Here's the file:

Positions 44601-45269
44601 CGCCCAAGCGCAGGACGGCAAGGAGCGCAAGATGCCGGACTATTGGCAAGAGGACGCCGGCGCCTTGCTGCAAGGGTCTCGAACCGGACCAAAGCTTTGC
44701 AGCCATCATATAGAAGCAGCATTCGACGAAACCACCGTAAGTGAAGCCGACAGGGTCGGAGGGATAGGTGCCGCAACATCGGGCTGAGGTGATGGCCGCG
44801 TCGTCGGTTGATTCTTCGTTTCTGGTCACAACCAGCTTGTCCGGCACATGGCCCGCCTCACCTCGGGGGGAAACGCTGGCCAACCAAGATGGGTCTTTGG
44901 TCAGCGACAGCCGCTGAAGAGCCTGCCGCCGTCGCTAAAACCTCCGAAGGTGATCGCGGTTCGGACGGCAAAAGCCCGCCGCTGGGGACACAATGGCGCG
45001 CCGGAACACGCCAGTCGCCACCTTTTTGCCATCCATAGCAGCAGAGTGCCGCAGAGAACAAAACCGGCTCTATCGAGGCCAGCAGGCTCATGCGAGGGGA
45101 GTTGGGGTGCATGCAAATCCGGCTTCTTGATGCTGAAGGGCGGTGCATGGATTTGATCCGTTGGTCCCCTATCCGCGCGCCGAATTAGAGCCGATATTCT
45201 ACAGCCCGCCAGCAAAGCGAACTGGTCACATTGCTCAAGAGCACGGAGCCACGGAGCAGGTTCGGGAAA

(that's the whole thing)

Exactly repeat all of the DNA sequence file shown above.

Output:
Positions 44601-45269
44601 CGCCCAAGCGCAGGACGGCAAGGAGCGCAAGATGCCGGACTATTGGCAAGAGGACGCCGGCGCCTTGCTGCAAGGGTCTCGAACCGGACCAAAGCTTTGC
44701 AGCCATCATATAGAAGCAGCATTCGACGAAACCACCGTAAGTGAAGCCGACAGGGTCGGAGGGATAGGTGCCGCAACATCGGGCTGAGGTGATGGCCGCG
44801 TCGTCGGTTGATTCTTCGTTTCTGGTCACAACCAGCTTGTCCGGCACATGGCCCGCCTCACCTCGGGGGGAAACGCTGGCCAACCAAGATGGGTCTTTGG
44901 TCAGCGACAGCCGCTGAAGAGCCTGCCGCCGTCGCTAAAACCTCCGAAGGTGATCGCGGTTCGGACGGCAAAAGCCCGCCGCTGGGGACACAATGGCGCG
45001 CCGGAACACGCCAGTCGCCACCTTTTTGCCATCCATAGCAGCAGAGTGCCGCAGAGAACAAAACCGGCTCTATCGAGGCCAGCAGGCTCATGCGAGGGGA
45101 GTTGGGGTGCATGCAAATCCGGCTTCTTGATGCTGAAGGGCGGTGCATGGATTTGATCCGTTGGTCCCCTATCCGCGCGCCGAATTAGAGCCGATATTCT
45201 ACAGCCCGCCAGCAAAGCGAACTGGTCACATTGCTCAAGAGCACGGAGCCACGGAGCAGGTTCGGGAAA